The First 100 Days of Bassirou Diomaye Faye’s Presidency

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What lessons have been learned from the first term of the President of Senegal, Bassirou Diomaye Faye, and his Prime Minister, Ousmane Sonko? The Senegalese press is torn between “praise and criticism,” according to Seneweb, which took the pulse of the Sedhiou region.

Abdoulaye Faty, the mayor of Kolibantang, says President Faye did not disappoint and is on the right track: “There is hope considering the tone of his campaign promises.” The president corrects managerial flaws of the former regime by judiciary reforms and securing farm inputs pre-emptive measures taken against floods, morally rehabilitating the populace.

On the other hand, Idrissa Mane, a Jakarta motorcycle driver, insists that much remains to be done by the government if the expectations of young people are to be met. “He promised us jobs, but so far, the level of youth employment remains a big issue. To restore someone’s dignity, you have to give them work,” Mane says.

Seneweb’s editorial tends to favor Faye, as they mention: “A halo of goodwill surrounds him since taking office. We do not have the tools to measure political popularity accurately, but it is certain that President Faye’s approval has either increased or remained steady since March 24.”

The newspaper is aware of the fact that the much-talked-about “project” before the Senegalese citizens is still under study and is developing at a slow pace. At the same time, however, insisting that actions by Faye reassure internally and reconcile, more and more, Senegalese citizens with the presidency.

The daily 24 Heures refers to signs of an auspicious start but also warns that difficulties lurk. “Although everything is far from perfect, the president lays the foundation for authentic economic and democratic change.” It took just three months of his being in power for Faye to bring all judicial players around the table for an all-inclusive dialogue aimed at modern reforms. A further development was the government’s reduction of essential goods prices, with a promise of more reliefs from pricey living standards.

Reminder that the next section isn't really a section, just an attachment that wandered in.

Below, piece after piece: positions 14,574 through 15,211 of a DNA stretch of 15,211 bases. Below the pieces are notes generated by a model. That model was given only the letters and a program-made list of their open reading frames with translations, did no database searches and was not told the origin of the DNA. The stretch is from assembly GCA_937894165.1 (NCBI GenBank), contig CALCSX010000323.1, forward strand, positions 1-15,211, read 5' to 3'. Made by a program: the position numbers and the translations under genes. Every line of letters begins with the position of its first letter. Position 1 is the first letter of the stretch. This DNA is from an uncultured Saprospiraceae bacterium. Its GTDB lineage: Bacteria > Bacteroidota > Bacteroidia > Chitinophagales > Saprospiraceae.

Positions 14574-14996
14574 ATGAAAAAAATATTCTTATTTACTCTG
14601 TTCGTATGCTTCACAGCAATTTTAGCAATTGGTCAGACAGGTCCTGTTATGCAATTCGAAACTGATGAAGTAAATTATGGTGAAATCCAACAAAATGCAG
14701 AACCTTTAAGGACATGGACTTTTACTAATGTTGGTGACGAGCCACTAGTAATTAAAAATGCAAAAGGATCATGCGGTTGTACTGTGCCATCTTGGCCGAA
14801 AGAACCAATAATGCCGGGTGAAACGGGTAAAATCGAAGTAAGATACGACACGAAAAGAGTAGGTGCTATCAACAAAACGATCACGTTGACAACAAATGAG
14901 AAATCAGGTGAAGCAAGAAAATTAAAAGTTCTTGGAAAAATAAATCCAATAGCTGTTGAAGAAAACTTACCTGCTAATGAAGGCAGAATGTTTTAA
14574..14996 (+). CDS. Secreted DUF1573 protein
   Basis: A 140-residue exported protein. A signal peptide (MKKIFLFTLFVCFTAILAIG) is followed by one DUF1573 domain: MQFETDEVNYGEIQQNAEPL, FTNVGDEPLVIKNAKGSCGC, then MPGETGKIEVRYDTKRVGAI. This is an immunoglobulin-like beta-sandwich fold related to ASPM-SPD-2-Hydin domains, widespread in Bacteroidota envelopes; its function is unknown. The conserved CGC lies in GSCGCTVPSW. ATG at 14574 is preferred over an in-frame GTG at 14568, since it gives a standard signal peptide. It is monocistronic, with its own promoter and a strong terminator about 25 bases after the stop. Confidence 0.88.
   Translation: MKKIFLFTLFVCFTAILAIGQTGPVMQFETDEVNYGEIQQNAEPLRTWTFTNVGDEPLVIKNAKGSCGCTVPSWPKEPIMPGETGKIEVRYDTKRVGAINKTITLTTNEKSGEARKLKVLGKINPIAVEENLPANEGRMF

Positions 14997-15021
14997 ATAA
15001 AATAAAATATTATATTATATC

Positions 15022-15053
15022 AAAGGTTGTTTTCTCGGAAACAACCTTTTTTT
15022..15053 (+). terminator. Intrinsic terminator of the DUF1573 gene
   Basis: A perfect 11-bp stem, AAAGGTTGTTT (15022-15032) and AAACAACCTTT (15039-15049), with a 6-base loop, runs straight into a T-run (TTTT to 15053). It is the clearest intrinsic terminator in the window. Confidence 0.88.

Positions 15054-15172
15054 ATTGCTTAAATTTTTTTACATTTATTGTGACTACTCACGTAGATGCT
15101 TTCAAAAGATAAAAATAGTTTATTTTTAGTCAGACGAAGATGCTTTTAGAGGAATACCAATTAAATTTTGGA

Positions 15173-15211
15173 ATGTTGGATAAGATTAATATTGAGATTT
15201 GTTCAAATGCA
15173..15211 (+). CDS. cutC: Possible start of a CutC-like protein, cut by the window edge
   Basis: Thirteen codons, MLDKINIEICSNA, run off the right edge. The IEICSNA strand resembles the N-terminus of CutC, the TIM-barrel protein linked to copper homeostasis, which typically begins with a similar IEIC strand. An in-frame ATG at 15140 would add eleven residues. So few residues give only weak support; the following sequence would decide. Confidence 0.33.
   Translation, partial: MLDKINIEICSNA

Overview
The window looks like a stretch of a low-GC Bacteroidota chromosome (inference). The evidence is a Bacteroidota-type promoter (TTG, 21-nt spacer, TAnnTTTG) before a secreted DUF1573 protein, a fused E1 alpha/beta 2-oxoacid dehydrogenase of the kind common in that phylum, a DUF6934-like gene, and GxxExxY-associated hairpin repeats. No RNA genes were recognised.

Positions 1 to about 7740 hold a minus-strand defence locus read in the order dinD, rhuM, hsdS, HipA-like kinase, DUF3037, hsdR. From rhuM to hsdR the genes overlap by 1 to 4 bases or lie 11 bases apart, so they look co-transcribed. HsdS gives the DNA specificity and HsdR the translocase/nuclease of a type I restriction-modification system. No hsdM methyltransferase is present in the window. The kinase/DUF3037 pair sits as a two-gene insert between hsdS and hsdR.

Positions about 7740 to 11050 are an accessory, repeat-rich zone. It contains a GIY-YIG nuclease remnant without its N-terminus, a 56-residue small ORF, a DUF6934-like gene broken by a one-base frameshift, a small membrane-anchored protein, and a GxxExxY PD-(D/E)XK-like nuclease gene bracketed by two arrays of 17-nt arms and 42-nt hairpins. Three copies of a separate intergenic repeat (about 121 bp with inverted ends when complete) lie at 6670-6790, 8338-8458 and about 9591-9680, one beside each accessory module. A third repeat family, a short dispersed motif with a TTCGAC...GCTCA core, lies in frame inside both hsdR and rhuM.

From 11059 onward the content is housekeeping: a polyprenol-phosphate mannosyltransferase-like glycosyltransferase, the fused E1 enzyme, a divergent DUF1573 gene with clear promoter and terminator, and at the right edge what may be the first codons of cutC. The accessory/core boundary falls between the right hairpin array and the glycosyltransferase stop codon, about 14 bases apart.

The promise of oil and gas revenues offers a glimmer of hope. However, the problem of intractable youth employment has yet to be solved. “Much effort is needed to address youth employment by boosting the private sector,” warns the publication.

It is through an editorial by Bougane Guèye Dany, leader of the citizen movement Gueum Sa Bopp, that Senego delivers a more scathing critique. “100 days of dreams, 100 young people die 100 steps from Saint-Louis, 100 pains for Sonko. The illusory project with vile promises gives way to increased and widespread misery. Inhumane! Unacceptable!” he muses in a piece inspired by the recent tragedy of young immigrants drowning off the coast of Saint-Louis.

Dany denounces the deaths of young Senegalese at sea and labels it a tragedy for which urgent actions are required to stop this “hemorrhage” by Diomaye and Sonko. He also accuses the government of being indifferent to flooding and takes authorities to task for exploiting the private sector, rather than attending to the suffering of the poor.


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